Beatty v. Hudco Industrial Products, Inc.

Filing 20

MEMORANDUM OF DECISION. Signed by Judge James H Hancock on 7/23/2012. (JLC)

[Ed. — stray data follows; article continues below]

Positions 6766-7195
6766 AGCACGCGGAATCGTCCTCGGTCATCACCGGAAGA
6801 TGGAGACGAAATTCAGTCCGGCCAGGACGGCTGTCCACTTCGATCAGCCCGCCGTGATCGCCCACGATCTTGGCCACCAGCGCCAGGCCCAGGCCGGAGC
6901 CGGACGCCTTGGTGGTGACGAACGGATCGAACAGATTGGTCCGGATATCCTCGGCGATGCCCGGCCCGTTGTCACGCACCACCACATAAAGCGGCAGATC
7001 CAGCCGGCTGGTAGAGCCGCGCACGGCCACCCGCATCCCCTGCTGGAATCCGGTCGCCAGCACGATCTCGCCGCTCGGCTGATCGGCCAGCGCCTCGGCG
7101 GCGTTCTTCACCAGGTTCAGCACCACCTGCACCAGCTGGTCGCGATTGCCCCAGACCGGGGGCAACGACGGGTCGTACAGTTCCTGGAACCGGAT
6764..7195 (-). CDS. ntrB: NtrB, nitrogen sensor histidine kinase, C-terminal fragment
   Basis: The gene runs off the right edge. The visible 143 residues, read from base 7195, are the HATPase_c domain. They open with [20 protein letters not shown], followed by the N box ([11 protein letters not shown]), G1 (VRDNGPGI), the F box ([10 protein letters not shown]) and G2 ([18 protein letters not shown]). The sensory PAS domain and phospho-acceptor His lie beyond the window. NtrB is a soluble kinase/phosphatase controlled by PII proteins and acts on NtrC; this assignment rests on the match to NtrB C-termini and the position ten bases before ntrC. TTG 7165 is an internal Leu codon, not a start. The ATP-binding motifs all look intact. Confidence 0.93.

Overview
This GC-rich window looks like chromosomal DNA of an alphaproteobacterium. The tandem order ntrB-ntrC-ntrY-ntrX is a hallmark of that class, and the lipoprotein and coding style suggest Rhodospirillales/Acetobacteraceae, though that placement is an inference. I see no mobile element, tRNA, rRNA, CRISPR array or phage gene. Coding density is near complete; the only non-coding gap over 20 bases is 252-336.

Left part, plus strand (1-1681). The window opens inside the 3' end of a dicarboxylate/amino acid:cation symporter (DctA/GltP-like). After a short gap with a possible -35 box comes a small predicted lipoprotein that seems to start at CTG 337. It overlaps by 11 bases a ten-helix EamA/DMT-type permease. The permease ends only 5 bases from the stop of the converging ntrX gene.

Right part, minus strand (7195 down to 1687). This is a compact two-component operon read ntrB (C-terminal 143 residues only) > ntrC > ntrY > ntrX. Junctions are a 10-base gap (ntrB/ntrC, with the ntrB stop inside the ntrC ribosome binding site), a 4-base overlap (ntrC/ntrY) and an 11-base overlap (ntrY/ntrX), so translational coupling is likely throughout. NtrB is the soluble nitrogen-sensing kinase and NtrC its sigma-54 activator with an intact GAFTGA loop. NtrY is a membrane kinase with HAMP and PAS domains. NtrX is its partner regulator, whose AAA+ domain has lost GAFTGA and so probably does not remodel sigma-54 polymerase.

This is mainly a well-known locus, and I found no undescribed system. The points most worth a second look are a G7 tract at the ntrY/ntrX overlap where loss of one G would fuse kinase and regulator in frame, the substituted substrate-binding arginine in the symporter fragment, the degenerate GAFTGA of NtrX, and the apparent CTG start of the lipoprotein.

Download PDF